As long as it's not detrimental to the quality of the final product, I believe all freelancers should be able to deliver projects as fast as they like. Having said that, I find myself earning less money by delivering top-quality projects sooner rather than later as other less-experienced freelancers earn more by taking longer to complete their jobs.

There are many industries that charge extra for meeting clients' requests sooner, so what would be the best way to apply this to freelancing apart from simply increasing the hourly rate?

  • Please don't forgot to accept an answer, if you feel that any of them satisfy your question.
    – user45623
    Mar 24 '17 at 1:42

You'll never get ahead with hourly based pricing.. you should use Value-based pricing

With hourly pricing, you penalize yourself the better you get at your job.

Fire your hourly rate.

More detail (but not exactly a duplicate question): Should I charge my client for mistakes I make?

  • 1
    Disagree on this @Scott (doesnt happen often), at least half of my projects are invoiced on an hourly / daily rate. Over the years, my rate has simply gone up. Mar 13 '17 at 8:00
  • Disagree all you want :) My hourly invoicing is reserved for maintenance updates and "fixes" never for projects on the whole.. I think in general working for hourly pay...makes you a slave to a timeclock.. not why I freelance.
    – Scott
    Mar 13 '17 at 10:36
  • I don't see how I'm a slave to a clock: I work whenever, wherever I want and I invoice that time. No matter what you do, I assume you'll still need to work. Mar 13 '17 at 16:36
  • Read the link I posted int he answer above... Hourly-based pricing actually penalizes you the faster you work. So.. the better you get at your job.. the less money you make, unless you continually raise your rates until you eventually price yourself out of the market.
    – Scott
    Mar 13 '17 at 18:03
  • I looked at it, but it's just a link to a search query? Anyway, I assume you don't work in consultancy, as I can imagine your point applies to web development, graphic design or similar. But there are more types of work out there :) Mar 13 '17 at 18:23

You can always increase your rate.

You will need to ensure that any proposal/bid you make reflects this, clearly demonstrating that you plan to take less time, with a final cost estimate at the end of the bid (clearly marked as an estimate, of course).

This way, the client can compare your bid against others and can make a clear choice based on value.


100 hours x $50 per hour = $5000 (competitors)
50 hours x $75 per hour = $3750 (you)

I know which one I'd pick for a project.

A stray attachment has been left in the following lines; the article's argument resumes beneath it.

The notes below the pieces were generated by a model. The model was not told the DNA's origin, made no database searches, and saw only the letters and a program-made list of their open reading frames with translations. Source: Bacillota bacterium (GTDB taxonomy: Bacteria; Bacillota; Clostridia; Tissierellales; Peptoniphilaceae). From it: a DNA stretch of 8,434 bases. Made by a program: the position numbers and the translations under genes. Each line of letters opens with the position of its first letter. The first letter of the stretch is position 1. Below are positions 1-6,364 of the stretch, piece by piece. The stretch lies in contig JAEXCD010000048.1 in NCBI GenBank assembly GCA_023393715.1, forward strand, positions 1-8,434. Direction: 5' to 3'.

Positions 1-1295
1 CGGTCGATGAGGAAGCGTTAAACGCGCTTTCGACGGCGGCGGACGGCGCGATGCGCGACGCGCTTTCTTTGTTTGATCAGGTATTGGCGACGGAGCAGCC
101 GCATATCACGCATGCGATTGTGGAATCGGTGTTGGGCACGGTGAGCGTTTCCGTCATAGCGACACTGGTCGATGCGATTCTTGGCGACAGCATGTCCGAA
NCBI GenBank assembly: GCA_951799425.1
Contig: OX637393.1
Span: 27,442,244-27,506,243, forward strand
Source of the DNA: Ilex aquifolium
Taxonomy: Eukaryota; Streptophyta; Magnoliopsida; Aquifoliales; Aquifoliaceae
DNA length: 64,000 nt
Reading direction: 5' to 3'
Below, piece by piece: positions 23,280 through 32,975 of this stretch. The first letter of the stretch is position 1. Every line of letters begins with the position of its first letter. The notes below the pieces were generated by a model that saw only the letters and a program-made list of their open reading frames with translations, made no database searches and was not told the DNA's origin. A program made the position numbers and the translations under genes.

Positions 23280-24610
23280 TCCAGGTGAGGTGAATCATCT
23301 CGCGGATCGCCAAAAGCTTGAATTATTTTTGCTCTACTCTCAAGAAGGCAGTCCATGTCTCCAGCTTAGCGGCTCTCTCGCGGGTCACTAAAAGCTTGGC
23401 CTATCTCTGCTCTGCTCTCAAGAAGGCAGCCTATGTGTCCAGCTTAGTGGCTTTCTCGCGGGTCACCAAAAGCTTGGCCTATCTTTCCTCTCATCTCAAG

Once finished, you can move on to the next project.


If you're looking for ideas outside of increasing your rates (which I recommend doing on a regular basis, as I do annually), here are a few:

  • Mandatory minimums for projects: If you have a good idea of how long something will take, make that the minimum hourly total for the project. That way, if you work faster, they get a quicker delivery and you still get paid fairly. If you end up needing to put in more hours, as long as the communication lines are open and this is an understood possibility, it shouldn't be a problem.
  • Additional fees: While most of my pricing is hourly as well, I have a few additional fees spelled out in my contracts. If there are particular milestones or additions that it would make sense to charge extra for, do so. Or include a "rush fee" that means you give the job priority and will get it done faster. But be careful with these - obviously nobody likes surprise fees, so they need to be clearly explained.
  • Time/Completion bonus: This isn't something that I do and probably doesn't fit in with my industry, but it might for yours (though I think it would make more sense to come from the client). But what you could do is say, "the average freelancer costs X much and finishes in X amount of time. I'll work for the same amount, but if I finish x weeks early I get a completion bonus of $X." I'm honestly not sure how many clients would be welcome to an idea like this one, so it really depends on your industry, how well you sell the idea, and your ability to get things done faster than everyone else.

Delivering the project sooner means you make less money from that project. It also means you are available to start another project that will be a new revenue stream. As long as you keep your schedule full, there is no loss in income.

I typically have three contracts going at once. I have found that this is enough to minimize my downtime, without overwhelming me. You may find that the optimum number for yourself is more or less, depending on your work habits and how quickly your clients respond to questions and provide files that you need.

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